While the present day distribution of this species is limited to a small area of California, it was once much more widely distributed in prehistoric times, and was a reasonably common species in North American and Eurasian coniferous forests until its range was greatly reduced by the last ice age. Older fossil specimens reliably identified as giant sequoia have been found in Cretaceous era sediments from a number of sites in North America and Europe, and even as far afield as New Zealand and Australia.
A group of sequoias was planted and is naturally propagating on Mount San Jacinto in Riverside County, southern California. The trees were planted by the United States Forest Service after a 1974 wildfire.
Two giant sequoias,
Sequoia National Park. The right-hand tree bears a large fire scar at its base; fires do not typically kill the trees but do remove competing thin-barked species, and aid giant sequoia regeneration.
Giant sequoias are in many ways adapted to forest fires. Their bark is unusually fire resistant, and their cones will normally open immediately after a fire. The giant sequoias are having difficulty reproducing in their original habitat (and very rarely reproduce in cultivation) due to the seeds only being able to grow successfully in full sun and in mineral-rich soils, free from competing vegetation. Although the seeds can germinate in moist needle humus in the spring, these seedlings will die as the duff dries in the summer. They therefore require periodic wildfire to clear competing vegetation and soil humus before successful regeneration can occur. Without fire, shade-loving species will crowd out young sequoia seedlings, and sequoia seeds will not germinate. When fully grown, these trees typically require large amounts of water and are therefore often concentrated near streams.
Fires also bring hot air high into the canopy via convection, which in turn dries and opens the cones. The subsequent release of large quantities of seeds coincides with the optimal postfire seedbed conditions. Loose ground ash may also act as a cover to protect the fallen seeds from ultraviolet radiation damage.
Due to fire suppression efforts and livestock grazing during the early and mid 20th century, low-intensity fires no longer occurred naturally in many groves, and still do not occur in some groves today. The suppression of fires leads to ground fuel build-up and the dense growth of fire-sensitive white fir, which increases the risk of more intense fires that can use the firs as ladders to threaten mature giant sequoia crowns. Natural fires may also be important in keeping carpenter ants in check.
In 1970, the National Park Service began controlled burns of its groves to correct these problems. Current policies also allow natural fires to burn. One of these untamed burns severely damaged the second-largest tree in the world, the Washington tree, in September 2003, 45 days after the fire started. This damage made it unable to withstand the snowstorm of January 2005, leading to the collapse of over half the trunk.
In addition to fire, two animal agents also assist giant sequoia seed release. The more significant of the two is a longhorn beetle (Phymatodes nitidus) that lays eggs on the cones, into which the larvae then bore holes. Reduction of the vascular water supply to the cone scales allows the cones to dry and open for the seeds to fall. Cones damaged by the beetles during the summer will slowly open over the next several months. Some research indicates many cones, particularly higher in the crowns, may need to be partially dried by beetle damage before fire can fully open them. The other agent is the Douglas squirrel (Tamiasciurus douglasi) that gnaws on the fleshy green scales of younger cones. The squirrels are active year round, and some seeds are dislodged and dropped as the cone is eaten.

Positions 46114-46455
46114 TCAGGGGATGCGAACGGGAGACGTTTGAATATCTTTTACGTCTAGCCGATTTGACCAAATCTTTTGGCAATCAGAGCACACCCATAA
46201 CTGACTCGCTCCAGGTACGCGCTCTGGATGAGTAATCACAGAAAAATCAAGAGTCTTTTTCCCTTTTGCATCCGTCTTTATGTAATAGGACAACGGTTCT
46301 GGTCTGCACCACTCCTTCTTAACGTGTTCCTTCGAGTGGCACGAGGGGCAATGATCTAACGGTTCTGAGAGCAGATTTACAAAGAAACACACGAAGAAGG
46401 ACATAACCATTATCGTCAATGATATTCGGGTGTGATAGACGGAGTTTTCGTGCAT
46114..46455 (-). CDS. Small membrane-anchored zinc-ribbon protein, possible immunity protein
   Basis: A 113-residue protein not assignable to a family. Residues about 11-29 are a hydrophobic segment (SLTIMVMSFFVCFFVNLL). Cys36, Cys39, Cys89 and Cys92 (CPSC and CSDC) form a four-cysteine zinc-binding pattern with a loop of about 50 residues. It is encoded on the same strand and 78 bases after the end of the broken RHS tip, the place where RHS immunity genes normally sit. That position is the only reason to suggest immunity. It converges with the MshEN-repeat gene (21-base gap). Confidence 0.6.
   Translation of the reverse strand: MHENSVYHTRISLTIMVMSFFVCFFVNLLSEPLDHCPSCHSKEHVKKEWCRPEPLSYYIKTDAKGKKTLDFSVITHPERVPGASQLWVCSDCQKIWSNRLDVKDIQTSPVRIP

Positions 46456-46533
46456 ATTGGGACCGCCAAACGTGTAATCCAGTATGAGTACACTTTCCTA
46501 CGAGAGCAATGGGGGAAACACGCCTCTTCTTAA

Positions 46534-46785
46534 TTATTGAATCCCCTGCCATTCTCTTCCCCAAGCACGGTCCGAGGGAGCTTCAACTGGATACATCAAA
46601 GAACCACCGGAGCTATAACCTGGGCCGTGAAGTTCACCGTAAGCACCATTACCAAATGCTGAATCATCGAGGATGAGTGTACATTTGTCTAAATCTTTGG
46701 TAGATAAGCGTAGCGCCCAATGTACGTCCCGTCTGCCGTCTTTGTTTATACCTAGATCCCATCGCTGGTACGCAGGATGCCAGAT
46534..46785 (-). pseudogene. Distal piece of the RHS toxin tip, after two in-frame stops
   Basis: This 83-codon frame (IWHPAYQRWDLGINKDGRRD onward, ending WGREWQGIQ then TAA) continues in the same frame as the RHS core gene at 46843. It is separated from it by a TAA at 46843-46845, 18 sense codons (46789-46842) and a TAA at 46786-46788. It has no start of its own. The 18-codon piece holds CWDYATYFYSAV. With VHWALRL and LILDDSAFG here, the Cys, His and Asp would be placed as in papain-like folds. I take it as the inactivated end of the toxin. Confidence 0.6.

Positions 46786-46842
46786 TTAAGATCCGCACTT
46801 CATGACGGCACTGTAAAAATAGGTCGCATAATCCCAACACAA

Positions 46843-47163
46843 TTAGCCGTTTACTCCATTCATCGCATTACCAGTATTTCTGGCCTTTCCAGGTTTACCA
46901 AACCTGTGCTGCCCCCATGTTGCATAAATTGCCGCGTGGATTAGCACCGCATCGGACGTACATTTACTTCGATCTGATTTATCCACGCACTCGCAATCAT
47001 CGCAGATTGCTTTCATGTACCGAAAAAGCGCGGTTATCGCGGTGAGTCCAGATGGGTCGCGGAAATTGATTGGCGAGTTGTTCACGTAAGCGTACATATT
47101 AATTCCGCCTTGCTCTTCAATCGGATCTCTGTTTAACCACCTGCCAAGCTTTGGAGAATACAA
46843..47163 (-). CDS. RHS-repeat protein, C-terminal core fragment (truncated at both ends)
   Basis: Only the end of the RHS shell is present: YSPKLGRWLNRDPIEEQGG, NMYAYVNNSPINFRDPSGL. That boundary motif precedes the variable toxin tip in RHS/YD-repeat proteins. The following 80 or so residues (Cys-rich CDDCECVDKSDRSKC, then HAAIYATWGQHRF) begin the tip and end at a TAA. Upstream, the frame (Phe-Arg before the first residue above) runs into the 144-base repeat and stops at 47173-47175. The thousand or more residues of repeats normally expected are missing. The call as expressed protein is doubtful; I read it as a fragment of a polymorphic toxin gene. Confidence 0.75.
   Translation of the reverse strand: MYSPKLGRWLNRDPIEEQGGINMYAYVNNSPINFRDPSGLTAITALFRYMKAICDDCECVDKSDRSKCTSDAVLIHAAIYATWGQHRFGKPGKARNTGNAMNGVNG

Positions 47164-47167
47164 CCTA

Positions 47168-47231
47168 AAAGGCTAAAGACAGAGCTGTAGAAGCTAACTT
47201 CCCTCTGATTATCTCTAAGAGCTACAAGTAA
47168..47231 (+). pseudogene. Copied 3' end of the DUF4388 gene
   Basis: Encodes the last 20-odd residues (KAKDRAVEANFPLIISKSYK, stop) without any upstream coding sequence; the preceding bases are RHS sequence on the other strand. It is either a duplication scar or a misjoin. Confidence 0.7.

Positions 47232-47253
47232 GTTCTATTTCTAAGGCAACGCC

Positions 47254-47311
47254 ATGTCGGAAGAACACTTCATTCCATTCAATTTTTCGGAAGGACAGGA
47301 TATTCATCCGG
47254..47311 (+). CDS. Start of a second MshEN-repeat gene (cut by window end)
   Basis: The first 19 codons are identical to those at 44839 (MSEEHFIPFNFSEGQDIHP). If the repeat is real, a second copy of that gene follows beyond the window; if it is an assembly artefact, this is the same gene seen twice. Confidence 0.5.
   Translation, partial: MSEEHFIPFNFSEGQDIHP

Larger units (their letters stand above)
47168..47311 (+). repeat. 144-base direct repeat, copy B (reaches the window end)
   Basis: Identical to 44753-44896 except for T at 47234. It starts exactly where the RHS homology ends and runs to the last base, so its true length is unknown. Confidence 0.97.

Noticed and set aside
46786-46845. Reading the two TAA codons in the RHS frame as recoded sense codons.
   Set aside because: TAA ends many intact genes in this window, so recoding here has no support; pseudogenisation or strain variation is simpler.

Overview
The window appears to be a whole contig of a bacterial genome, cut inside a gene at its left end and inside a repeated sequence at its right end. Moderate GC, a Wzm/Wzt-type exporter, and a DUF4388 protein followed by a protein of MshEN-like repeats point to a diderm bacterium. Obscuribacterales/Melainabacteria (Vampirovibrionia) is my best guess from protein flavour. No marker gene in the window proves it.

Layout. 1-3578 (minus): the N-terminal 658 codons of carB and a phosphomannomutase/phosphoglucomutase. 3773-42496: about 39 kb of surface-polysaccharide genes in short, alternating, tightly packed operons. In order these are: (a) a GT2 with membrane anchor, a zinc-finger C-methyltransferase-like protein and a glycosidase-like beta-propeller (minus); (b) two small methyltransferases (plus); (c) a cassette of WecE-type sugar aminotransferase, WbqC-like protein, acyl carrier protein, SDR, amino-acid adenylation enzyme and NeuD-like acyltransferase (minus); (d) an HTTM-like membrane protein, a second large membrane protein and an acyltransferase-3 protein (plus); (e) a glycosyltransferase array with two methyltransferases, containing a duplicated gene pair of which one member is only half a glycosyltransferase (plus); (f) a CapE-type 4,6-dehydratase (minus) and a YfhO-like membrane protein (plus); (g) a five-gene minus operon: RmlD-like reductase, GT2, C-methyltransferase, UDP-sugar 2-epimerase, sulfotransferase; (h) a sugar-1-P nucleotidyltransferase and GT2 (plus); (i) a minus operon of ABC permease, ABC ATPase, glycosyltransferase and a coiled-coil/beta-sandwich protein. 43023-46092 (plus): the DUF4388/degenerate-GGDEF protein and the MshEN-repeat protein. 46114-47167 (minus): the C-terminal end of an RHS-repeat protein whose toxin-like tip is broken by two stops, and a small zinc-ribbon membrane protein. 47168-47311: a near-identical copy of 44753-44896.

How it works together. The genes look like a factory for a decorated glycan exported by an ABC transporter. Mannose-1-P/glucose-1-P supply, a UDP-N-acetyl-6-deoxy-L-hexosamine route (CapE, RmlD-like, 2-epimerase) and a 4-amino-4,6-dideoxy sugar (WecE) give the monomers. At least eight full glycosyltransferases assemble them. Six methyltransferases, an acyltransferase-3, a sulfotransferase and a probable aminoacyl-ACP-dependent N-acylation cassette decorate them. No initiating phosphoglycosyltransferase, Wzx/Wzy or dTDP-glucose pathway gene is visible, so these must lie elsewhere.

Discovery and naming
Shortly after their discovery by Europeans, giant sequoias were subject to much exhibition
The giant sequoia was well known to Native American tribes living in its area. Native American names for the species include wawona, toos-pung-ish and hea-mi-withic, the latter two in the language of the Tule River Tribe.
The first reference to the giant sequoia by Europeans is in 1833, in the diary of the explorer J. K. Leonard; the reference does not mention any locality, but his route would have taken him through the Calaveras Grove. This discovery was not publicized. The next European to see the species was John M. Wooster, who carved his initials in the bark of the 'Hercules' tree in the Calaveras Grove in 1850; again, this received no publicity. Much more publicity was given to the "discovery" by Augustus T. Dowd of the Calaveras Grove in 1852, and this is commonly cited as the species' discovery. The tree found by Dowd, christened the 'Discovery Tree', was felled in 1853.
The first scientific naming of the species was by John Lindley in December 1853, who named it Wellingtonia gigantea, without realizing this was an invalid name under the botanical code as the name Wellingtonia had already been used earlier for another unrelated plant (Wellingtonia arnottiana in the family Sabiaceae). The name "Wellingtonia" has persisted in England as a common name. The following year, Joseph Decaisne transferred it to the same genus as the coast redwood, naming it Sequoia gigantea, but again this name was invalid, having been applied earlier (in 1847, by Endlicher) to the coast redwood. The name Washingtonia californica was also applied to it by Winslow in 1854, though this too is invalid, belonging to the palm genus Washingtonia.